respiratory tract through panting is responsible for dissipation of this heat.1 Because
evaporative heat loss is the primary way dogs dissipate heat, ensuring adequate
hydration is crucial for the maintenance of normal body temperature.1 Depending on the type of work done and environmental conditions, water losses can increase by 10–20 times normal during exercise.2


Many breeders, exhibitors and trainers believe stressed dogs must also receive
supplements of certain vitamins and minerals. There is no evidence to suggest that
working dogs have increased requirements of these nutrients.2 If a diet is nutritionally balanced and the dog is consuming enough to meet its energy requirements during work, then additional supplements should not be necessary.1

Diet Requirements

A diet needs to be highly digestible to limit the total volume of food consumed at each meal. An ideal diet would provide increased levels of high-quality protein to meet anabolic requirements and enough non-protein energy nutrients (fats and
carbohydrates) to meet energy requirements. The food needs to be calorically dense and palatable, highly digestible and practical, so that the dog can physically consume enough to meet their caloric requirements.1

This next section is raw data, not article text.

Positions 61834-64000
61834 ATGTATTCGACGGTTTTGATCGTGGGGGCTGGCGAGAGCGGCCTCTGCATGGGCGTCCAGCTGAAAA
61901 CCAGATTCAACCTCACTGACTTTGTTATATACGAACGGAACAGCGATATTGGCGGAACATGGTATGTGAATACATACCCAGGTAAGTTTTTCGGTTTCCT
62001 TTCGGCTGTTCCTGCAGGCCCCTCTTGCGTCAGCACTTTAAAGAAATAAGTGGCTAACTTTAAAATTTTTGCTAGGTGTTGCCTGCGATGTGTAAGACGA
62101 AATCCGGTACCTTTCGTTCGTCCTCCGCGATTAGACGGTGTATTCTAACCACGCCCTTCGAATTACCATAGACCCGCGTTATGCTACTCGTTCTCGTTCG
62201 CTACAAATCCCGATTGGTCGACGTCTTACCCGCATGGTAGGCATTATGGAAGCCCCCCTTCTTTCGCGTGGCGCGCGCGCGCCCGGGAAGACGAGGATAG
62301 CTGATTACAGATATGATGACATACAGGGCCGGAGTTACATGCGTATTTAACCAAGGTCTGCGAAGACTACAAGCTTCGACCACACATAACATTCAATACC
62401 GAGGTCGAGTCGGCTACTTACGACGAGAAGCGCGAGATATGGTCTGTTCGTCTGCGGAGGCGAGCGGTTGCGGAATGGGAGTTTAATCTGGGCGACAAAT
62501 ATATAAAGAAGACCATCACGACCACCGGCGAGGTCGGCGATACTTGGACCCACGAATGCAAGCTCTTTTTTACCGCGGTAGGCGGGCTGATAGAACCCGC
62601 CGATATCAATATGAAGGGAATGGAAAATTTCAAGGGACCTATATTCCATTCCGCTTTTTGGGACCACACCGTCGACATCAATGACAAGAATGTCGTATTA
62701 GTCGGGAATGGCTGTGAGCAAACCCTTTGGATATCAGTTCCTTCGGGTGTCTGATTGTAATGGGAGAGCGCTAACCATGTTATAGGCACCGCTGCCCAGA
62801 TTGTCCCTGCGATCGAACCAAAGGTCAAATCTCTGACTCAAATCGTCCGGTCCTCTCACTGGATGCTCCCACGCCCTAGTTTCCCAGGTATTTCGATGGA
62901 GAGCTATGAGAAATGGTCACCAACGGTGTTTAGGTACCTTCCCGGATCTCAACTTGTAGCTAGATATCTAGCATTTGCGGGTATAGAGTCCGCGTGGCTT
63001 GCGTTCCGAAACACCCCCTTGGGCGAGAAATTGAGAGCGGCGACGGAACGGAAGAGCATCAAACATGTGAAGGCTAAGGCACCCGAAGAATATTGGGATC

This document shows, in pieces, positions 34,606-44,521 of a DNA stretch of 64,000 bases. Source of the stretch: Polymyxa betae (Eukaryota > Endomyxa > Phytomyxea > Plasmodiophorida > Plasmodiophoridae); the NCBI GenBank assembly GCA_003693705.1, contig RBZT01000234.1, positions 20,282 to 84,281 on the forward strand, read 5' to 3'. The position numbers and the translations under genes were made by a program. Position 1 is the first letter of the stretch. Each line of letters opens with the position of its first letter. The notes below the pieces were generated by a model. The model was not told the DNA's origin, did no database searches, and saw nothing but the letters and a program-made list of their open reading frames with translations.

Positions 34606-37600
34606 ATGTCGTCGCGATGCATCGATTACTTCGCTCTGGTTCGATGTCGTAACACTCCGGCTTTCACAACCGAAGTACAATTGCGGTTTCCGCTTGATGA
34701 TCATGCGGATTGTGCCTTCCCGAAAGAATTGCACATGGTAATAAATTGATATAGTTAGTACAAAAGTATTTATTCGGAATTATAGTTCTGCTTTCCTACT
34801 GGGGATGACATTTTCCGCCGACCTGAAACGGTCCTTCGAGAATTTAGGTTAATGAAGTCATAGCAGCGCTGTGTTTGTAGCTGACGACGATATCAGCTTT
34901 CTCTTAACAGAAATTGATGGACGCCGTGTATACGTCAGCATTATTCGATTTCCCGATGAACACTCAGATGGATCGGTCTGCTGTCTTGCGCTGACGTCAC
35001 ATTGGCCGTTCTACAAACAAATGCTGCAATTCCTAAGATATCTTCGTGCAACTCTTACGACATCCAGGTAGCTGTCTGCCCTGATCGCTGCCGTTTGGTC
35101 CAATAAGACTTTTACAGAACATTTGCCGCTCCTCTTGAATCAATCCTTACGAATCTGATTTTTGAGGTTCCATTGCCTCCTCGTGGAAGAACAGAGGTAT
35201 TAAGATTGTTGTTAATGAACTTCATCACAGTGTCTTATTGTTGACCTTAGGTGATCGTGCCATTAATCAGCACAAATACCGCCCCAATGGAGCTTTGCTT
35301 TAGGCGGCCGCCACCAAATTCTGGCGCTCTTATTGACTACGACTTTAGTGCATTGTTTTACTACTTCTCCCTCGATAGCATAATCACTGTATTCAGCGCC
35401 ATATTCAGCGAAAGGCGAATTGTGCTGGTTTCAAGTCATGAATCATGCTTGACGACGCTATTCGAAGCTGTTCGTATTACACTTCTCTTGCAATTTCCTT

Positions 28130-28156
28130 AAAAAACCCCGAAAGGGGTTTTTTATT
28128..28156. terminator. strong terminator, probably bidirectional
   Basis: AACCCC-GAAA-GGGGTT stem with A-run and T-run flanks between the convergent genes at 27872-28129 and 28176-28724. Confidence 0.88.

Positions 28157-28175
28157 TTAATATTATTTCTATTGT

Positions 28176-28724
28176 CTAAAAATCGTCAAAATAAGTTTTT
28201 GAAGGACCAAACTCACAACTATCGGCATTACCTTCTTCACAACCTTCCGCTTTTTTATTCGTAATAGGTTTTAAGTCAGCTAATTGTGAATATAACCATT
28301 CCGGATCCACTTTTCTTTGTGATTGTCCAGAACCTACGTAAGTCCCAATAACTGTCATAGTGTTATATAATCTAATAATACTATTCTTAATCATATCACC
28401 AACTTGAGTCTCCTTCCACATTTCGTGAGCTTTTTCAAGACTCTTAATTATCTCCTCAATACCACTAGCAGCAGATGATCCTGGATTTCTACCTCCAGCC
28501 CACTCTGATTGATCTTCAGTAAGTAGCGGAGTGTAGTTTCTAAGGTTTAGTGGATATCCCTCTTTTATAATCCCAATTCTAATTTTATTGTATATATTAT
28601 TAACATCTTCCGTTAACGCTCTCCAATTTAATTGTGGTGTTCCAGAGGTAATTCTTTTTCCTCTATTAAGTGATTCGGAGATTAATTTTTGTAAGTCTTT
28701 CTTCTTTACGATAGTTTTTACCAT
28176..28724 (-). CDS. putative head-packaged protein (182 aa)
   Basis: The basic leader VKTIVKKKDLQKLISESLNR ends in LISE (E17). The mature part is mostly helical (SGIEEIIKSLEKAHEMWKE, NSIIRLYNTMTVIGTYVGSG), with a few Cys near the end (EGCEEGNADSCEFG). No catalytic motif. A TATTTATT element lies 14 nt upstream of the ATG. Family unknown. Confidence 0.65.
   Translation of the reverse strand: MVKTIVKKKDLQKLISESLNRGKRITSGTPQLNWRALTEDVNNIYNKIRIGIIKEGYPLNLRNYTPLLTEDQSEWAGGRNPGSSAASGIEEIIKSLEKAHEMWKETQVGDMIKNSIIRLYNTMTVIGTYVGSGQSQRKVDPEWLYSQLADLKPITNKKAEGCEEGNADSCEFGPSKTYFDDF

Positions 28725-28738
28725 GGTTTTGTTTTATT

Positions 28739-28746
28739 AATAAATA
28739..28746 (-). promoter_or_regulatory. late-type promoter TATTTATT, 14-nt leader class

Feeding Plan

Look at where the dog is housed (inside/outdoors), medications they may be taking,
dietary history; amount fed, type of food fed and timing of meals in relation to
exercise/training and the nutrient profile of the diet, exercise and training history
(amount of exercise done, frequency and performance of exercise).1

Compare the current diets key nutritional factors, determine the amount to be fed and the timing of the meals, estimate energy expenditure using body condition scoring and exercise level.

Timing of meals is important to allow the most availability of nutrients to the athlete.
Ideally, 1 meal at least 4 hours before exercise, 1 meal within 2 hours after exercise and if necessary due to the duration of exercise small amounts during. The largest meal should be given post-exercise. It is also very important to allow access to plenty of fresh clean water to prevent dehydration.1

Recommended Caloric Distribution for Canine Athletes

  • Calories from protein: 30–35% ME
  • Calories from fat: 50–65% ME
  • Calories from carbohydrate: 10–15% ME2


As with any other species, excellent nutrition cannot overcome poor genetics or inadequate training for dogs. Improving nutrition can help to provide that little extra boost for an excellent animal that has been trained and conditioned to perform to its full potential. Improving nutrition can also allow these athletes to perform for a longer period of time and sustain fewer injuries, which is in everyone’s best interest.


  1. Toll PW, Reynolds AJ. The canine athlete. In: Hand MS, Thatcher CD, Remillard RL, Roudebush P,
    eds. Small Animal Clinical Nutrition. 4th ed. Marceline, MO: Walsworth Publishing; 2000: 261–283,
  2. Case LC, Carey DP, Hirakawa DA, Daristotle L. Performance and stress. In: Canine and Feline
    Nutrition: A Resource for Companion Animal Professionals. 2nd ed. St Louis, MO: Mosby Publishing;
    2000: 259–273.